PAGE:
I hate messing up. In fact, as a recovering perfectionist, I can honestly tell you I used to be terrified of it. But, as I’ve grown as a leader, I’ve realized that the scariest thing isn’t making a mistake, it’s NOT making one.
Because if I’m not failing, then I’m not taking enough risks. I’m not being as productive or effective as I could be as a leader. If my main goal is just to avoid any error in my ventures, conversations, and leadership decisions, then I’m playing it way too safe. Messing up actually isn’t a plague to be avoided; it’s a regular part of being a growing leader.
If you examine the biography of any great spiritual leader, there will be plenty of mistakes in it: premature commitments, short-sighted calls, and immature mindsets – yet they were still inspiring and influencing their people for God’s Kingdom.
When you look into these stories even closer you’ll find that HOW THEY RESPOND to these mistakes and mishaps is the factor that makes the difference. Winston Churchill says, “Success is jumping from failure to failure without any loss of enthusiasm.” And Rick Warren reminds us, “Failure isn’t a character quality. It’s just an event. How you respond to failure is your character.”
So, what’s your strategy for failing forward? How will you use the moments you discover you’ve let yourself down to ultimately build yourself up? Here are three tips to ensure that you make the most of your mistakes, and let them help shape you into an incredible leader.
1. Admit it
Leaders that can admit when they’ve been wrong about something inspire a culture of honesty and true humility. Often, the people you’re leading know it anyway, so cease the opportunity to acknowledge it and show them a good example of purposefully and publicly altering your course now that you have more data about what works – and what doesn’t.
What would happen if you just came out and said it in your next team meeting? My guess is, it may feel more liberating and respectable than you may have guessed, and you’ll be providing people with a chance to show you grace, to relate, and to see you as a “flawed protagonist” as they say in screenwriting. They’re more like-able than the perfect ones.
If there’s anything you can apologize for, do it. Even saying, “I apologize for my part in this” or “my ignorance of the situation” goes a long way! It’s a mature and respectable approach.
Side-note: This blog is more about mishaps and “green” decisions in ministry than big moral failures or secret sins. If you have a continual major struggle or have failed in a big way on the moral front, some more fitting advice for your situation can be found by seeking wise Christian counsel from a trusted leader or friend and with their help, beginning a more intensive healing journey than the scope of this article covers. Whatever you do – don’t keep covering it up.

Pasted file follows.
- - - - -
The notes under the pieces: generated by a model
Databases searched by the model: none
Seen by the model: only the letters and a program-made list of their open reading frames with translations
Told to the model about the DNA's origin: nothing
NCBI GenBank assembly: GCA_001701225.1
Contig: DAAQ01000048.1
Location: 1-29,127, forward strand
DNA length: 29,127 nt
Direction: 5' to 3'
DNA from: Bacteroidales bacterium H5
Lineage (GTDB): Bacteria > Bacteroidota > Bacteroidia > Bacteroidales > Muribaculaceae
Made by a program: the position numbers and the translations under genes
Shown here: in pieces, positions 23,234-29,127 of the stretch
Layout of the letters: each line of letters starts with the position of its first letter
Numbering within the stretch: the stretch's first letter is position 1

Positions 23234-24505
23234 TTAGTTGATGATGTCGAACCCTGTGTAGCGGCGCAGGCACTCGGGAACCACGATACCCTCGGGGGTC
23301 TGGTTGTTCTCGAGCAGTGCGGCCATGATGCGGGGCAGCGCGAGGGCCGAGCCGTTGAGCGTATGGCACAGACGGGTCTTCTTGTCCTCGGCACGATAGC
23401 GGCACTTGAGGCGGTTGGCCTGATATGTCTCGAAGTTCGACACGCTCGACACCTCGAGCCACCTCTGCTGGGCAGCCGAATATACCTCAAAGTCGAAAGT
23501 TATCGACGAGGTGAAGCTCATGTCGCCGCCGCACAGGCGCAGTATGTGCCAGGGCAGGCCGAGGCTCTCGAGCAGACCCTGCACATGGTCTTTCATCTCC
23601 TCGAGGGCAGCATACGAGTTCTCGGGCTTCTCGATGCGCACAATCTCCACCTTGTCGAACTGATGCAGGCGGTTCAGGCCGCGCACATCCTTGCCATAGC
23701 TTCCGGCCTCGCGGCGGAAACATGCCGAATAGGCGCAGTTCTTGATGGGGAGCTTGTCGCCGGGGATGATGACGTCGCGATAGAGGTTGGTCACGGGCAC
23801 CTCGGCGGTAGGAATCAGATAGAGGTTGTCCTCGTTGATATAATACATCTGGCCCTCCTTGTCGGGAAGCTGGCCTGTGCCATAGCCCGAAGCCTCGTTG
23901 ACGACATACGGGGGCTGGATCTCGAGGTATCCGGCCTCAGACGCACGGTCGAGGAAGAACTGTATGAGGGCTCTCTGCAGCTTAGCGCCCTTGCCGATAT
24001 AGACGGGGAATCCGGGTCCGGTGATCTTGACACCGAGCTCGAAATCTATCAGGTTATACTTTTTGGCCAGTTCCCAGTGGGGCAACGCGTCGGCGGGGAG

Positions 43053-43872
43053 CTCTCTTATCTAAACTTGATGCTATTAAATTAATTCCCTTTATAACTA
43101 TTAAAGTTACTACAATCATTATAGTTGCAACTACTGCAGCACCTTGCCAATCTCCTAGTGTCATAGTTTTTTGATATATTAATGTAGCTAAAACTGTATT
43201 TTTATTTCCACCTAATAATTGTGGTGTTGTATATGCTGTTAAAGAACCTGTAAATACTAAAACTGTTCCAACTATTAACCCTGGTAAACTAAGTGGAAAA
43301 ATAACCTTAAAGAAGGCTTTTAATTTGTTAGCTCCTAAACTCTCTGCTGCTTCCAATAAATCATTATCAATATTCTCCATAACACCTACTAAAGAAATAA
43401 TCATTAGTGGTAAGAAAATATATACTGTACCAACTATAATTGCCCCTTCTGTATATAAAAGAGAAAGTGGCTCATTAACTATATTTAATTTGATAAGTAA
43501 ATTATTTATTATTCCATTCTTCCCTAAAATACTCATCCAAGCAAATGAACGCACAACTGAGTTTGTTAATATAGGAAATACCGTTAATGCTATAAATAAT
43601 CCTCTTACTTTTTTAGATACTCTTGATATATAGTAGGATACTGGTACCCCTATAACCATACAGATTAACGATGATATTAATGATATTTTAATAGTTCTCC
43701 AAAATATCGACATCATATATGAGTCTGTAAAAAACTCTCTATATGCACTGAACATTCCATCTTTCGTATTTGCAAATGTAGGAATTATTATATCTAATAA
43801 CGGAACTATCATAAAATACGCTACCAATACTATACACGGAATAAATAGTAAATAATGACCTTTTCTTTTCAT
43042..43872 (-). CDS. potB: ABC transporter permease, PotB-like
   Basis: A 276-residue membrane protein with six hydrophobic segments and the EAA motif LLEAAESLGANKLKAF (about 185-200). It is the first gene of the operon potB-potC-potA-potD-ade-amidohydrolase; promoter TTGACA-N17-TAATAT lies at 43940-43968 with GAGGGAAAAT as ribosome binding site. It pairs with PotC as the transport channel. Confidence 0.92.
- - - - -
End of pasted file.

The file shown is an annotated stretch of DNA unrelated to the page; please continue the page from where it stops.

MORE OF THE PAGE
2. Make the necessary adjustments and try again
Take serious note of what you’ve learned from this event. There is helpful data for the future in this experience! Journal it, discuss it, read up on it, and remember it. Then, apply your learning to your next attempt! You have way higher chances of succeeding now.
If you took the wrong approach in a conversation, take that information to heart and plan your improved approach for next time.
If you started a worship night with your ministry team, and no one came after the third one, dig in and figure out why! Adjust the time, frequency, location, people involved, people leading, format, duration, and anything else that could help, and then re-launch.
That’s what the best leaders do when they mess up.
3. Learn to love the process
There is much to thank God for in the aftermath of mistakes. Process and growth are beautiful things, found all over creation, and it’s time we learn as leaders to enjoy the ride.
Don’t be embarrassed that you didn’t walk in to your leadership role already knowing everything. Let the people around you in on your story – use their feedback to fuel your development as a leader and influencer.
I love this little saying in James 4: “But He gives us more grace.” We do dumb stuff sometimes, but God’s power is available to us. That’s the reason we can persevere, learn, grow, and even thrive after messing something up.
Don’t be discouraged by a silly decision, hiccup, or mishap. Be encouraged that you’re now that much closer to your goal.
Andrea Hamilton Binley
Worship Director at Inland Hills Church and Songwriter at HopefulPop.com